“ Just ask you for firmness: distrust those who suggest you species of subversion of order, and of insubordination: reproduce with me the oaths that we have made to sustain the representation of the province ,” he argues to his loyal Colorados del Monte, his particular militia who patiently was armed and will increase in the following years, amid the turmoil of 1820 and in defense of the Martín Rodríguez government against the federal offensive of Estanislao López, “trust that the jobs and sacrifices that the campaign will cost will be profitable and that they will bring Thousand blessings upon the virtuoso... regiment... honored officers and all the friends and gauchos who accompany this commander in chief” Rosas ends up handing over 35,000 heads of cattle of his in compensation to the Santafesinos and cends the future Federal Covenant that will allow their future government. Their soldiers do not commit troplies, to the surprise of the Porteños these countrymen “behave”, and will be fundamental in the defense of the Buenos Aires coast repelling Brazilian landings in the war (1825-1828) that is looming by the Eastern Band.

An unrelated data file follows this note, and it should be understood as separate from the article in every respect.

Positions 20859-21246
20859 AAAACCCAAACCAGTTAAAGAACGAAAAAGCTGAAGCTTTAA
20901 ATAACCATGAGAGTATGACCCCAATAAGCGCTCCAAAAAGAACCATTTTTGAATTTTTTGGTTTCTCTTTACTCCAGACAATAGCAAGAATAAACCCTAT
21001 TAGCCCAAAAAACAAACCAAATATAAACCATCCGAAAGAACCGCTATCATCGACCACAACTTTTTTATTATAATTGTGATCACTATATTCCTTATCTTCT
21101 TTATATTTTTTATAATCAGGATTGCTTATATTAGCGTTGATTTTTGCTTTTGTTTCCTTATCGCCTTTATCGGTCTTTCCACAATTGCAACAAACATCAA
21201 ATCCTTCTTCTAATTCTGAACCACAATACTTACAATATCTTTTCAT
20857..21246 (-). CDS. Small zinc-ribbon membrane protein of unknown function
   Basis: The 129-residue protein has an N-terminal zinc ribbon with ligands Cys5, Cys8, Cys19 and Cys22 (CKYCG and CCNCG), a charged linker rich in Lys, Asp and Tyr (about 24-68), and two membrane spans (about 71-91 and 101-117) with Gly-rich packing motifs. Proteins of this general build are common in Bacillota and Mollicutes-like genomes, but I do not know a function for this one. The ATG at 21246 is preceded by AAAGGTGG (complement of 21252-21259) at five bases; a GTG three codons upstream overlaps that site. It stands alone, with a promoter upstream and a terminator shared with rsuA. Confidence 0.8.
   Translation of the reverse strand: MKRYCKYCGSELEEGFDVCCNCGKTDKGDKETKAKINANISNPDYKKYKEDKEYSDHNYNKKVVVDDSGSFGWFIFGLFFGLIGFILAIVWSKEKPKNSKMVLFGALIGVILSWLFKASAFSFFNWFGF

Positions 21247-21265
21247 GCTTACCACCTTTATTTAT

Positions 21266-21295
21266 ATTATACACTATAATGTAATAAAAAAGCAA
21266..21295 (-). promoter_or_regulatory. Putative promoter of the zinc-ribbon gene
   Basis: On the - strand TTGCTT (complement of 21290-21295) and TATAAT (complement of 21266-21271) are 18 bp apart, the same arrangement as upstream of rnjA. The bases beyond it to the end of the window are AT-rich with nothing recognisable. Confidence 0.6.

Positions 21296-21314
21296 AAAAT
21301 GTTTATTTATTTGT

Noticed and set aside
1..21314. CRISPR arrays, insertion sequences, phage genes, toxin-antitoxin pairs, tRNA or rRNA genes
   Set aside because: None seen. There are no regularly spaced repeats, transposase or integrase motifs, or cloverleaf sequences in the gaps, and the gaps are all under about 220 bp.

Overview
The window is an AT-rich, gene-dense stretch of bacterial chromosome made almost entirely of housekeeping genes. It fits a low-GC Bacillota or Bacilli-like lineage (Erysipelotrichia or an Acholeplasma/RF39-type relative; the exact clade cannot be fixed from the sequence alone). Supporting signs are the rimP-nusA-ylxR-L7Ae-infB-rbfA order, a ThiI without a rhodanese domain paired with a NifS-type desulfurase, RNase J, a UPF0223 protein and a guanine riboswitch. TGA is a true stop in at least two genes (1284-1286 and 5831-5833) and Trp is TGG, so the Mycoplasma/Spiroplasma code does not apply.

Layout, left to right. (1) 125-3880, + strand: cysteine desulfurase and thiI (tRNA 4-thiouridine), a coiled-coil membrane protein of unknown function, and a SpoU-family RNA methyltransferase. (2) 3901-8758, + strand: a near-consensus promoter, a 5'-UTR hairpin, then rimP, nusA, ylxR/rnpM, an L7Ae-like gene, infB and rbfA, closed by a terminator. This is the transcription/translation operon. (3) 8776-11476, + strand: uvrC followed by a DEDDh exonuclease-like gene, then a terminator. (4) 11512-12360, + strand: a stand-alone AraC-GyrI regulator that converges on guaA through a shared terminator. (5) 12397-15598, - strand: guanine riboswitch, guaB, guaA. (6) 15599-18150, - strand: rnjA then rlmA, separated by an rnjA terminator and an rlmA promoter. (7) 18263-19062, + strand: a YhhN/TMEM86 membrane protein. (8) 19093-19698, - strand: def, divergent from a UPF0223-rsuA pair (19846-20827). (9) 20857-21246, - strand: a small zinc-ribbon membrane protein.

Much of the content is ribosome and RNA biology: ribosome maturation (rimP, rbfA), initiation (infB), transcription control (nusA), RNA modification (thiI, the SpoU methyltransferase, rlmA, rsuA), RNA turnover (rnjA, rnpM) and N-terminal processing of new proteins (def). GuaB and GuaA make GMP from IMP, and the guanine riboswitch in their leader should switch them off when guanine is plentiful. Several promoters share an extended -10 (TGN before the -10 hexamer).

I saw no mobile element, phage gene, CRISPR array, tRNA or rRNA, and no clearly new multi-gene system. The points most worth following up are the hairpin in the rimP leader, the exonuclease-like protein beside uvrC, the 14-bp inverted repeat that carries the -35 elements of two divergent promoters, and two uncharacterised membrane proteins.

When the decisive shooting of the hero of Independence, and of the federal cause, Manuel Dorrego occurs by Juan Lavalle, in turn Sanmartinian hero and Ituzaingó, in Navarro, the only possible candidate to “found an energetic government that cends the organization of the country” It was Rosas. Not only does he have material resources but also has a huge sustenance in the commoner. Who is now known as “The Restorer of the Laws” ascended in December 1829 with “fullness of faculties,” as had been his request to Governor Viamonte, and as they had held the homeland governments since 1811. That day he swears that “under my command, the popular cause will triumph... the government will sustain the disvalids and protect them,” in a speech that addresses the people, the militias and the army and navy. He barely resigns his public salaries, the same would Presidents Hipolito Yrigoyen and Mauricio Macri, and he instates in hundreds of decrees a vocabulary with red fire and federal ways of life. Rosas is a furious legalist. The whole state apparatus and legal scaffolding, simultaneously with a new public opinion addicted with its own press, are transformed into a great moralizing and patriotic agency. It restores the powers of the Church that Rivadavia had violated and makes it another part of its bureaucracy. At the end of 1832, with the old project of a Desert Campaign that extends the territories to its landlord class, Rosas ended an honest administration, and that cares for public money as few — for example, eliminated Lavalle's deficit of 17 million pesos. But the most notable legacy of this first management is undoubtedly that for the first time the fourteen provinces form a unity, the Federation, and a federal, republican and democratic spirit that would influence the future constitution . Constitution that previously rejected the requests of other federal warlords, for Facundo Quiroga, because Rosas considered it a “booklet” if before there was no solid national organization and respect - according to Rosas, born in Rigor - for the laws. The story after Caseros would be right.